This allowed her to realize her identity and how that can affect other parts of her life. Growing up in Miami in a Cuban family, Imperatori-Lee was “part of the majority.” She never understood herself to be part of a minority.

“Everyone that I knew, spoke Spanish and looked like me. So this idea that I was somehow marginalized did not occur to me until college and really well into college and graduate school,” she said.

She recalled one instance when she attended a talk at the Catholic Theological Society of America. She was a grad student, and was introduced to someone as a “young Latino scholar.” She recounts how the man “glossed over completely, and walked away.”

“How can one word just totally like turn off your interest completely? But it was like I became invisible and it happened to me and it happened to Michael, my husband has also who’s Puerto Rican. It was like we became immediately irrelevant. Right. And there’s nothing that we could have had to say or ideas or anything. No common ground, nothing, no investment there at all,” Imperatori-Lee said.

That experience changed her perspective on life, and led her to the conviction that things don’t change from the outside. Imperatori-Lee explained that she has an investment in the church, and acknowledges the “super flawed, huge mess disaster that is the Roman Catholic church”.

Although she realizes all the flaws, she compares it to her favorite pantsuit.

“It’s the one that I wore the most. It makes up my mental furniture. It’s how I understand the world. I could try and understand the world a different way, but it wouldn’t feel right. Like just like you could leave your family. Right. But at the same time, they’re part of you and you’re a part of them and you cannot extricate yourself from that web of relationships without losing an integral part of who you are,” she said.

Imperatori-Lee moved on to the last uncomfortable fit, which is the breaking-in fit. She explained it as the pair of pants that may be too tight, causing you to walk weirdly, but you still want to keep the pants. But it’s that little voice questioning everything you do.

“I am trying actively and in fact for length, this is one of my practices to shut up the voice inside me that is beating myself up all of the time. Talk to yourself like you would to a friend, your best girlfriend. Can I stop inhibiting myself from filling out whatever the role is that I’m called to be in, in the moment, knowing that I’m not going to say everything perfectly,” she questioned.

“And I have learned that, ‘hey, nobody’s paying that much attention.’ Nobody cares that much. Nobody’s hanging on my every word … a thousand mistakes opens up space for the next generation of people to not make those mistakes. So just kind of live in the pants … and inhabit the space that you create for yourself without kind of apology for it,” Imperatori-Lee said.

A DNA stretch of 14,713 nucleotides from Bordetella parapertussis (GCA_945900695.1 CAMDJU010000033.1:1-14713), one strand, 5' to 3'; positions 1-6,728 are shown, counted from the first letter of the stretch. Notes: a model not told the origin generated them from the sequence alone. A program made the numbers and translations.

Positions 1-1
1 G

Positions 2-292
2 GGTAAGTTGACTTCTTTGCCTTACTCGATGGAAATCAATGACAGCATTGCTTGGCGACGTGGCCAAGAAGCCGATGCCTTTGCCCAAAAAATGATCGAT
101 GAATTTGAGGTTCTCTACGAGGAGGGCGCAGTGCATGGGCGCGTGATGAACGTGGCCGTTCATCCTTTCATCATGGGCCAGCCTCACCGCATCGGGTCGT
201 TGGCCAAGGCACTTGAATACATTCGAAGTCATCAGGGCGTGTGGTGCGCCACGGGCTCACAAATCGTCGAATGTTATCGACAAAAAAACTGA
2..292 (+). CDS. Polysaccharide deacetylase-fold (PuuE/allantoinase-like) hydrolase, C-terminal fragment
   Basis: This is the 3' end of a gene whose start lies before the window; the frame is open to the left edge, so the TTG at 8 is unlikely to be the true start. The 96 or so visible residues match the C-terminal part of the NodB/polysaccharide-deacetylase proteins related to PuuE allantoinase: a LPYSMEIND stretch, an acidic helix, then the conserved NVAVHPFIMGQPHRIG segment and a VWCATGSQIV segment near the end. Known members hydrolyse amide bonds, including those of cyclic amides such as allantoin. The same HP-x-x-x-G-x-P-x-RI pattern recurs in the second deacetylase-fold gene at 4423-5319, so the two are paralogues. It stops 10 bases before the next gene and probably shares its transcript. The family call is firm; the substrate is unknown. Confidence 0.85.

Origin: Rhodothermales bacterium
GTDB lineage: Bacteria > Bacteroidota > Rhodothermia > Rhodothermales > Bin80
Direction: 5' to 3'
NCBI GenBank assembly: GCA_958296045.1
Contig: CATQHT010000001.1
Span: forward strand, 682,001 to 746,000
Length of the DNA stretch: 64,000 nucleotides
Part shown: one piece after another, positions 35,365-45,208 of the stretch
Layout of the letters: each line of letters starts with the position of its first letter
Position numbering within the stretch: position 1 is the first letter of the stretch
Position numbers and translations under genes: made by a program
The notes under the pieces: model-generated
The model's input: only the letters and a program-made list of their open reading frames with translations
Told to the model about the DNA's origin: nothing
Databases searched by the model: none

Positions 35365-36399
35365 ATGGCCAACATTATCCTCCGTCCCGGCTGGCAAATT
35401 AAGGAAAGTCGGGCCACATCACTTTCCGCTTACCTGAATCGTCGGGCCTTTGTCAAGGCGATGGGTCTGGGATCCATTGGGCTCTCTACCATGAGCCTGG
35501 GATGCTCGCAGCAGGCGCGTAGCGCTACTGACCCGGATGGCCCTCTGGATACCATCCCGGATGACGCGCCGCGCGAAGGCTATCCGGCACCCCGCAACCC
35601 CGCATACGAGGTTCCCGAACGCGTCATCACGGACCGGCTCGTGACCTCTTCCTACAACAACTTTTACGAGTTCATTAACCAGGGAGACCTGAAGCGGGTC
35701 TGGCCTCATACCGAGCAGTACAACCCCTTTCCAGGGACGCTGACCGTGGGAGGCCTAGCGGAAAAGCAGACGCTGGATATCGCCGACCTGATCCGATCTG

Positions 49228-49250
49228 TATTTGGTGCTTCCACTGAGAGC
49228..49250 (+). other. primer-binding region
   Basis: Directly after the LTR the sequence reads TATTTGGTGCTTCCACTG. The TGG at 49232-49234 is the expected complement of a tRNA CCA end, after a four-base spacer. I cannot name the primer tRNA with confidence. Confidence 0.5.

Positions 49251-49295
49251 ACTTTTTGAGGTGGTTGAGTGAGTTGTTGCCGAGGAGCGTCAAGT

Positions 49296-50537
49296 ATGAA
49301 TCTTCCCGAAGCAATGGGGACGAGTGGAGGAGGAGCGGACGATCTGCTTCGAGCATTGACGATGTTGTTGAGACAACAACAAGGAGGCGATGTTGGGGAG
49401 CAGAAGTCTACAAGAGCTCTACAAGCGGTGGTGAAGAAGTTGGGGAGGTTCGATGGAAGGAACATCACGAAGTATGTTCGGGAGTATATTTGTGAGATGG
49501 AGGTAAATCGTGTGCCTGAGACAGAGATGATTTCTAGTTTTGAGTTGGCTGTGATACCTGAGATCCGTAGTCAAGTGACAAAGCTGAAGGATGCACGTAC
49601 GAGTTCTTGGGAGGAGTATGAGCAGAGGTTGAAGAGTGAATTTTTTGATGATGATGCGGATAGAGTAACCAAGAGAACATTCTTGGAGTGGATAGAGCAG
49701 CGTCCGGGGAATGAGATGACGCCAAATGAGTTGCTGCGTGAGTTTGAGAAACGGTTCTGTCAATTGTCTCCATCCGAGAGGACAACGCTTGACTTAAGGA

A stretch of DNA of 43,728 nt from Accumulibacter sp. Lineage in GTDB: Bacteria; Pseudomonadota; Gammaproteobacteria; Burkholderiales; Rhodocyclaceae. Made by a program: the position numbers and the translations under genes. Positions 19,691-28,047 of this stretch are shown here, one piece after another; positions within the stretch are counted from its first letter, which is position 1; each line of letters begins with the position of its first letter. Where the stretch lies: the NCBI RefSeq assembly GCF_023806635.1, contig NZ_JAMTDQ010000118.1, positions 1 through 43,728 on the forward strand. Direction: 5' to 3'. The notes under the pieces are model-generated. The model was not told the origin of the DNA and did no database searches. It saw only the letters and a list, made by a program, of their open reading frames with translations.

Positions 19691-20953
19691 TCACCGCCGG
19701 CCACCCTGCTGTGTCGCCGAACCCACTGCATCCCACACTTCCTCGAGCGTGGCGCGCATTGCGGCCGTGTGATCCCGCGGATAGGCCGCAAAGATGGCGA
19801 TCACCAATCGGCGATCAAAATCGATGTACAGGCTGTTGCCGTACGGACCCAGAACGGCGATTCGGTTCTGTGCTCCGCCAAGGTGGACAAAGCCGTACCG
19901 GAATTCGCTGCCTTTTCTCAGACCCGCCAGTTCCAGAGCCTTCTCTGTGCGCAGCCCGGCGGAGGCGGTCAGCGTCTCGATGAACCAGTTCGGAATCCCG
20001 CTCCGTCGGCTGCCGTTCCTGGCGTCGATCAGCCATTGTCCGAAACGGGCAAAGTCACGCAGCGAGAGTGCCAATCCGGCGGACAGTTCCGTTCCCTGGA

As a woman, she feels like we’re taught and socialized to make sure everyone feels okay. To make sure everyone is happy and making sure everyone is comfortable before we “throw a grenade and make everybody feel super uncomfortable.”

But Imperatori-Lee explained that instead of getting lost in what everyone else is feeling, just live as if those quiet voices don’t exist and aren’t telling you to throw those pants away.

At the end of her lecture, Imperatori-Lee answered student’s questions about he dissertation, the importance of religion classes, systematic oppression and how to deal with hopeless institutions.

Meggie Osorio, a sophomore art history and English major, was one of many students who helped organize the event through the Campus Ministry and Social Action organization. “I help to kind of talk to the speakers in a preliminary meeting to help gage what the talk is going to be about and what students would want to hear,” Osorio said.

A group of students who often come to Agape Latte meet with whoever is chosen to speak, and give them an overview of what people have done in the past, and then show examples from favorite talks that they’ve been to, so they can get an idea of what students like to hear. Then they can pull from their own story and personal experience and work it into what the students would like.

“I really love the title that she chose. I thought it was really catchy and cool. She has an interesting perspective on being a woman and dealing with feminism and religion and her relationships,” Osorio said.

Imperatori-Lee finished Agape Latte with a piece of advice.

“The only way I could get to decipher during which are the good pants and which of the bad pants for me is because I have really good friends. You need a community, right? Whether the community comes from your church or it comes from your dorm … So get a community. Right. And encourage your community. Let your community light you up, but also light them up as much as you can. That has really been something that has saved my life and it has improved my wardrobe.”